On reading the Canadian Oxford Dictionary: the letter B
‘You’re such a weird kid.’
I’ve heard that a lot since I started this challenge. Most people give me an odd, confused look when they find out that I’m devoting so much of my time to reading the dictionary. And perhaps (okay, definitely) it’s a bit out of the ordinary, but when I start to tell them about it they almost immediately become intrigued. This isn’t like looking a word up on the Internet. When you open the dictionary you really don’t know what you’re going to find.
When you look up boarding house on the internet, you’re not going to see boarding house reach and learn that ‘reaching for food at a dining table with total disregard for one’s dinner companions’ has a name and that you like it. All of a sudden it’s not about hearing a word and finding out what it means – it’s about discovering words you don’t know. Almost without fail, each person who has come across me and my dictionary, and that has picked up my bulky companion for a few minutes of scanning, has immediately found a word that jumps out at them or a definition of a word that makes them smile. And that is when they finally understand the potential.
They do, however, still think I’m weird, and I wouldn’t say they’re wrong.
The art of writing a definition
While there is certainly a plethora of new words I have learned, some of the greatest moments have been rediscovering words I already know. Perhaps it would be more apt to give kudos to the great folks who wrote the Canadian Oxford Dictionary as it is the way they defined these words that is so spot-on. For example, barf is ‘an attack of vomiting’. Perhaps it could have been written as the regurgitation of partly digested food, but we all know that when you’re barfing it’s not like you’re a bird feeding your babies to lovingly provide them the nourishment they need – it feels more like a full-out battle-raging, violent attack on the body.
Similarly, due to its definition, the word bedazzle is now my favourite word of all time. It’s not a new word by any means, but the second sense of the word is ‘confuse by excess of brilliance’. Upon reading it, it swiftly kicked resplendent, frivolous and alpenglow into the backseat to make room for the newest top dog. If you’re bedazzling, you don’t just dazzle like a sparkly dress or a high karat diamond. You are so brilliant it’s confusing. Not just smart, but brilliant. Like Stephen Hawking. Or Quentin Tarantino. Or Moby. Perhaps by the time I close the book on the final word, I, too, could be bedazzling.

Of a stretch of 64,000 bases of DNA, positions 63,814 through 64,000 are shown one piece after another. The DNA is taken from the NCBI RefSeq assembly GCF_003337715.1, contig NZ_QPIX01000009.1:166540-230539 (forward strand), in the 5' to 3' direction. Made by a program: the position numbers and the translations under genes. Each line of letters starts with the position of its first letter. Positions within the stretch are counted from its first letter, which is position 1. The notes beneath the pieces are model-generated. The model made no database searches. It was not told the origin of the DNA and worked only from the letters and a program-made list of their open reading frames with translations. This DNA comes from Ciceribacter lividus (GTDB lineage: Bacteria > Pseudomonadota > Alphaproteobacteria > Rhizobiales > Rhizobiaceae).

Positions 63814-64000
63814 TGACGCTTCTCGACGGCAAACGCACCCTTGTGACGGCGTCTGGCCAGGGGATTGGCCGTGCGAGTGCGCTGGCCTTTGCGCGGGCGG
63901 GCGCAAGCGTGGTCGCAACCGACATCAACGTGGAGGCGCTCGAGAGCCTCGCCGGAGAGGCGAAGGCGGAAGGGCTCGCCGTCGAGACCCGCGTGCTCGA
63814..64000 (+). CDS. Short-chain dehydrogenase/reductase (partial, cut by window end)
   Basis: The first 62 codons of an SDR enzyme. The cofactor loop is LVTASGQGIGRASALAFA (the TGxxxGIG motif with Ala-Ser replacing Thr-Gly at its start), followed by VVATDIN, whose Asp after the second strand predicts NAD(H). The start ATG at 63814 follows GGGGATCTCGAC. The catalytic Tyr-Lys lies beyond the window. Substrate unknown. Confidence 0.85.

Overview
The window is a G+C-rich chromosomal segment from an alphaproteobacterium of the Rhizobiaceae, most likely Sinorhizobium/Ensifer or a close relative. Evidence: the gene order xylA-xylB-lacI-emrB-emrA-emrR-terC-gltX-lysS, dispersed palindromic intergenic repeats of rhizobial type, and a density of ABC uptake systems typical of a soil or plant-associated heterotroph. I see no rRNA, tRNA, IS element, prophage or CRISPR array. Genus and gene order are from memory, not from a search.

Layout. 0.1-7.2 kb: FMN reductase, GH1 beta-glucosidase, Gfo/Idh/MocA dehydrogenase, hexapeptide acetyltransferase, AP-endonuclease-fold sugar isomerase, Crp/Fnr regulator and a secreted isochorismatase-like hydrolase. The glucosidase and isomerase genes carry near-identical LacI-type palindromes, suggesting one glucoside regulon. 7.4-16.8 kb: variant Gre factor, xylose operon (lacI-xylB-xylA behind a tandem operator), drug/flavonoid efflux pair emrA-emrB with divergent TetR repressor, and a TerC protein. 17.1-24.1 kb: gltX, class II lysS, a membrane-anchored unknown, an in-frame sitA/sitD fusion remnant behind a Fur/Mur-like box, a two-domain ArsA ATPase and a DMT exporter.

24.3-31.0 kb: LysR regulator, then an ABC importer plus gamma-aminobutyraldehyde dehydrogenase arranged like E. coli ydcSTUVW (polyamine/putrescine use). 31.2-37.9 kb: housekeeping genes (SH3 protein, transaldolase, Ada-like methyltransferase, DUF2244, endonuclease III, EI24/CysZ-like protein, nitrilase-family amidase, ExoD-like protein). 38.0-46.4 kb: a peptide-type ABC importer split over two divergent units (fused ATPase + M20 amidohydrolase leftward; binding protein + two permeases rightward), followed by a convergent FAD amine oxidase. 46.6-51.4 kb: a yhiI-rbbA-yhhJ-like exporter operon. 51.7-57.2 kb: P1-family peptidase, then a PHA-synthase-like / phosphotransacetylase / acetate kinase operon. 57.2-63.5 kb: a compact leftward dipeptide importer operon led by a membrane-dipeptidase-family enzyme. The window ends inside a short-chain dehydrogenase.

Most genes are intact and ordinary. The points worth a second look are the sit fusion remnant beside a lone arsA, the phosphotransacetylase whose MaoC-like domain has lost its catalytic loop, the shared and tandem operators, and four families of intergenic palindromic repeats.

Forgotten words and words that stick
Probably not, though, as there are a lot of words that slip right through my mind as soon as I read them. These words are primarily scientific or mathematic or names of things. At first, it was upsetting that just seconds after reading names like ‘Vicente Blaso Ibanez’ or ‘Sir William Blackstone’ or ‘Earle Birney’, or words like basidium, or baryon or bacillus thuringiensis, I would completely forget about them. But I’ve come to accept that this is okay. I can’t possibly remember all of what I read when there are hundreds of thousands of words and senses. There are 71 words that start with the word big alone and 139 that start with black.
That being said, it’s not all for nought. There are tons of words that I do remember and it’s these ones that pique my interest that is the important thing. I have learned that a barley sandwich is a beer and so far in my life I have been using belligerent wrong. It doesn’t mean obstinate or stubborn; it means ‘engaged in war or conflict’ and ‘given to repeated fighting’. I’ve also found the odd British phrase ‘Bob’s your uncle’ is just ‘an expression of completion or satisfaction’ (with an unusual origin) and that go bush isn’t a rallying cry for the 41st or 43rd presidents of the U.S., but a bohemian notion to ‘leave one’s surroundings; run wild’.
Reading the dictionary hasn’t necessarily provided me with a bombastic way of speaking. It’s more what I would consider the average or common words that I enjoy so much. Like bone shaker which is ‘a type of bike with solid tires’ or ‘a decrepit or uncomfortable old vehicle’. You have to admit, that’s a fun word. Maybe it reminds you of when you got your first car that was barely worth the gas it took to make it run. The one that quivered and shook and took all kinds of ingenuity to keep it on the road. Boondoggle is another fun word that is the perfect fit for ‘work of little or no value done merely to appear busy’. You know you’ve boondoggled once or twice in your life. Or maybe you boondoggle every day. Either way, the next time it happens, I’m sure you’re going to remember this word.
The attempt to read the entire dictionary in under a year is my current challenge on Exit Sideways. It’s not the most physically taxing challenge I have done, but it has been the hardest to stay on track with. Since beginning in March I have not once been ahead. All it takes is one day of being too busy to read anything and I fall behind by 5 pages or almost 2 hours. I have now finished reading the B section, but for various reasons that ultimately don’t matter, I am currently 230 pages behind. While that is crushingly significant, I’m also not one to give up easily. So if you want to watch this underdog story unfold or want to cheer this ‘weird kid’ on for a come-from-behind victory, follow my blog or like the Facebook page.